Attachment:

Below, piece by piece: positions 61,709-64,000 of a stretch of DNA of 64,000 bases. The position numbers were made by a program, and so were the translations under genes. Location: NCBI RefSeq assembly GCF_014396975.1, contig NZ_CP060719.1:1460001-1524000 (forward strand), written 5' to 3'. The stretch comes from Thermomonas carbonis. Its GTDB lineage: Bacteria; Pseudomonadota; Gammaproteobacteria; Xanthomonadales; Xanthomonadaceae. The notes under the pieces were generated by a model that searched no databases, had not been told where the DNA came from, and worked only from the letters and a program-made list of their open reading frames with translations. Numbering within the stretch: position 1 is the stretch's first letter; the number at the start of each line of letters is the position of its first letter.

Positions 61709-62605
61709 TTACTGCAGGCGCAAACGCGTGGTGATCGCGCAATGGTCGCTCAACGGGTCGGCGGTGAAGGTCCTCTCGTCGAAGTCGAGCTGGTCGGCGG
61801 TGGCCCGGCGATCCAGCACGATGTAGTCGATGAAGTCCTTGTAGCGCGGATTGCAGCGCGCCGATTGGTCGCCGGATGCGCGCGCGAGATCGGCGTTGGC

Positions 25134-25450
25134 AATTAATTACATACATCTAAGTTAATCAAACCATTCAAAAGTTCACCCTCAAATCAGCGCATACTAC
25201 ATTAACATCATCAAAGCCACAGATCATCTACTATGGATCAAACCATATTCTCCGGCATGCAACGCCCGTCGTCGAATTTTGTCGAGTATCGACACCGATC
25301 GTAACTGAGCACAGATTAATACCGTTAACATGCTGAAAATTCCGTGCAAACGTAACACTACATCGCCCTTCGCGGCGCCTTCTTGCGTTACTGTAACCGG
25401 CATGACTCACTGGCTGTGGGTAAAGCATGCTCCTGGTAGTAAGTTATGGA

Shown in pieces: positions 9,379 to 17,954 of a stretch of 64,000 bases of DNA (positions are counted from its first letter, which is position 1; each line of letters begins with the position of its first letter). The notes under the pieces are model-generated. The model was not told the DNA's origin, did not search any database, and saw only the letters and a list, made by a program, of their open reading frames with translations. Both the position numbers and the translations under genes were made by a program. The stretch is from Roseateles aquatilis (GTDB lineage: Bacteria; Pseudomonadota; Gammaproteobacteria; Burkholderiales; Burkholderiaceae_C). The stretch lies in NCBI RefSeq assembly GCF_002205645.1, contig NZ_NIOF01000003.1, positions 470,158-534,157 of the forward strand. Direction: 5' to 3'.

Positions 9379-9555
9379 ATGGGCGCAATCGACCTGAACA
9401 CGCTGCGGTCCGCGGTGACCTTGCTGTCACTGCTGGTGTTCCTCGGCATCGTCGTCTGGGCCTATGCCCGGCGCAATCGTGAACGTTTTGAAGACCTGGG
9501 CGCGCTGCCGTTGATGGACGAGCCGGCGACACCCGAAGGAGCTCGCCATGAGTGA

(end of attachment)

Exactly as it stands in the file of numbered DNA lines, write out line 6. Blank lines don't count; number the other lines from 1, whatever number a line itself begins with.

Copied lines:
25134 AATTAATTACATACATCTAAGTTAATCAAACCATTCAAAAGTTCACCCTCAAATCAGCGCATACTAC